Brand loyalty has become an extreme factor in consumer behavior, which means that brands need to be memorable to be competitive. This directly correlates to a brand’s website and website colors. The color scheme of your website needs to be attention-grabbing enough to keep viewers interested, but also align appropriately with the brand image and personality.
I wish there were some cut and dry explanation that said “These colors will make your brand successful. These colors will increase conversions on your website.” But, unfortunately, that’s not the case. There are so many factors that play into how your brand and color scheme are perceived and it’s all a careful balancing act to find that perfect color scheme that works for you.
While there is no end-all-be-all color scheme that is proven to work for all brands, there is a process that you can follow to select your website color schemes.
How to Build Your Website’s Color Scheme
1.) Determine how many website colors you want to use
You’ve got to start somewhere, so a good place to begin is determining exactly how many colors you want to highlight on your website. A good rule of thumb is to try to stick to 3 colors. This helps keep your website balanced and not too overwhelming, while still being able to grab user’s attention and focus them on the important aspects of your site. You will want to select the main “primary” color and then a couple of secondary colors to support it.
2.) Select the main primary website color.
The primary color should be aligned with your specific brand colors to maintain consistency and build off of any existing brand recognition. This is the color that you will use to grab attention and keep viewers interested in your website. It will be the main focal color of your website, used to highlight important information, calls to action, and other things that you want to stand out on your sight. So if the main color of your logo is bright, royal blue- this should be the primary color for your website. That way people who already associate that color with your logo will be able to recognize it on your website, increasing your brand presence.
3.) Select the secondary website colors
These are the colors that will be used in coordination with your primary color. There are many different methods and theories about the best way to select these colors, and I will get into that in a minute, but you want to keep in mind that these are the colors that are basically setting your main color up to bask in the spotlight. They should be good for things like headings, buttons, and to differentiate levels of importance for various features on your website. They need to still speak truth to your brand personality and the image that you want to portray about it. For example, if you want your brand to be warm, inviting, and calming and your main color is sherbert orange, bright neon green probably won’t be a great choice to convey that message as a secondary color.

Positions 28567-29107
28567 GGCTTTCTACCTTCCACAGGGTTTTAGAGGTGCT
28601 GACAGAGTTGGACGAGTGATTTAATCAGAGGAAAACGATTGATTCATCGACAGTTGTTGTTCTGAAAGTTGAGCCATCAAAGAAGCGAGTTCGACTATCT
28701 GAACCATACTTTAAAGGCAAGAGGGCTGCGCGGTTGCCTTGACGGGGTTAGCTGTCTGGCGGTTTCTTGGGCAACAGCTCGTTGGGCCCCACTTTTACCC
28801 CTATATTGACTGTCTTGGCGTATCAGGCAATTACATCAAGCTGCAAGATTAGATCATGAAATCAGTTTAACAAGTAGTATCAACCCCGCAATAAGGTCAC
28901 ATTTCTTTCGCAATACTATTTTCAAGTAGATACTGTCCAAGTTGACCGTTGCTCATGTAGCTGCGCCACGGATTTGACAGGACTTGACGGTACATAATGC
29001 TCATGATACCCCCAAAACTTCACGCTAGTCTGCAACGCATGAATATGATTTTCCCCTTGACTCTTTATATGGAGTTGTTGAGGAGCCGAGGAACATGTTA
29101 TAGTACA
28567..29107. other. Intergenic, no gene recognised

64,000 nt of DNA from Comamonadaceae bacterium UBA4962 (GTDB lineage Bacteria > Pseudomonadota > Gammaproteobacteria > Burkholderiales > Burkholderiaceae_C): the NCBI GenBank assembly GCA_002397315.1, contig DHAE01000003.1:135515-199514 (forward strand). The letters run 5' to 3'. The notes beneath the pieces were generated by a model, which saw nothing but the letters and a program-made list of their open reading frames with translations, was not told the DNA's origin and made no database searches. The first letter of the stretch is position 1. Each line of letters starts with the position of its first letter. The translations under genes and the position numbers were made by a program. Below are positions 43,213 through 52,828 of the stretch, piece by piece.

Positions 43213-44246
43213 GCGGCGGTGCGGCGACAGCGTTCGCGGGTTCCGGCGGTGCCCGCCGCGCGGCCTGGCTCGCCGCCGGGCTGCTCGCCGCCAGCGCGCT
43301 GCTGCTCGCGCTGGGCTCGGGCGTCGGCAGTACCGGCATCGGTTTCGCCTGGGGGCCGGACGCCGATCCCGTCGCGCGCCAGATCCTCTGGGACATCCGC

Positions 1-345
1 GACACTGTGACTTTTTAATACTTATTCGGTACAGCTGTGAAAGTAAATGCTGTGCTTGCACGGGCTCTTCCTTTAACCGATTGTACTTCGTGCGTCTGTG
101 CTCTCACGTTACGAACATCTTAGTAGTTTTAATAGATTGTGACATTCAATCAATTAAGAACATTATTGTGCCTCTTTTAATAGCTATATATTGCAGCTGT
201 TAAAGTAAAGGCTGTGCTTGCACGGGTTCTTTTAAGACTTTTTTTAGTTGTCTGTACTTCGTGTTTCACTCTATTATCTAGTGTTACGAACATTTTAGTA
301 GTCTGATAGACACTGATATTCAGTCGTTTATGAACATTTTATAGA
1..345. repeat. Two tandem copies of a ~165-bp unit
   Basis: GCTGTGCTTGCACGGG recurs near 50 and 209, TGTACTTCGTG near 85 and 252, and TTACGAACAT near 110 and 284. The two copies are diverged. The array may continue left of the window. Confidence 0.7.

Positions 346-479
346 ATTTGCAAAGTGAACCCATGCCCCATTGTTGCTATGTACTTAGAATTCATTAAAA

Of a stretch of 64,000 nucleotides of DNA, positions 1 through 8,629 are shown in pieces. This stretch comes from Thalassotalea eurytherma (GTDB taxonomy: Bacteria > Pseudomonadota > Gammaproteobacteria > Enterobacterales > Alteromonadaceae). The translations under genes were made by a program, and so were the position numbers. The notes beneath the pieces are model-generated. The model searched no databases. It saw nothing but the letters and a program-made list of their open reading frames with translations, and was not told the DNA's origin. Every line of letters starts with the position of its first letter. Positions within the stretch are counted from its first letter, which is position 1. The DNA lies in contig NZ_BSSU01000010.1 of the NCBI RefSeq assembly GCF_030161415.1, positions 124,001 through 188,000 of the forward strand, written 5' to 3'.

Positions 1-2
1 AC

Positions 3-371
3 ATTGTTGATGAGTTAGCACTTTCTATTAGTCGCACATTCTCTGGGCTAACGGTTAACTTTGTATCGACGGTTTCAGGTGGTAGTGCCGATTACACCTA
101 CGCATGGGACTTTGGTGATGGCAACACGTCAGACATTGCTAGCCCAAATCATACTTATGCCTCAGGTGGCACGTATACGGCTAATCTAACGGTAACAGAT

4.) Keep neutral website colors in mind
While you will likely be focusing on the main primary color and a couple of secondary colors, it is important to know what neutrals you will be incorporating into the site. For example, at webFEAT, our main colors are bright blue and green, with pastel blues and greens as secondary colors. But we also utilize a LOT of white on our website as well as a neutral to help balance things out.
How to select your website’s secondary colors:
This is often where things get tricky and overwhelming. There are so many different colors to work with and each conveys a different message and tone. Understanding color theory can be very complicated and hard to wrap your head around. Thankfully, this article by Design Wizard, Understanding Color Theory, gives a high-level overview and outlines key points that you need to know in order to understand how colors work together to generate emotions and feelings.
In a nutshell, you want to choose your secondary colors to lift up your primary color and support the message it is trying to send.
Some brands choose to go with secondary colors that directly complement the main brand color. For example, if your primary website color is royal blue, choosing a nice pastel blue and a navy blue as secondary colors would directly complement the main website color.
Other brands focus more on stark contrast with their secondary colors. To go along with the example of the primary website color being royal blue, secondary colors that would provide contrast might be a pale yellow and a pale coral. They would contrast the bright royal blue and support it, making sure it stands out the most.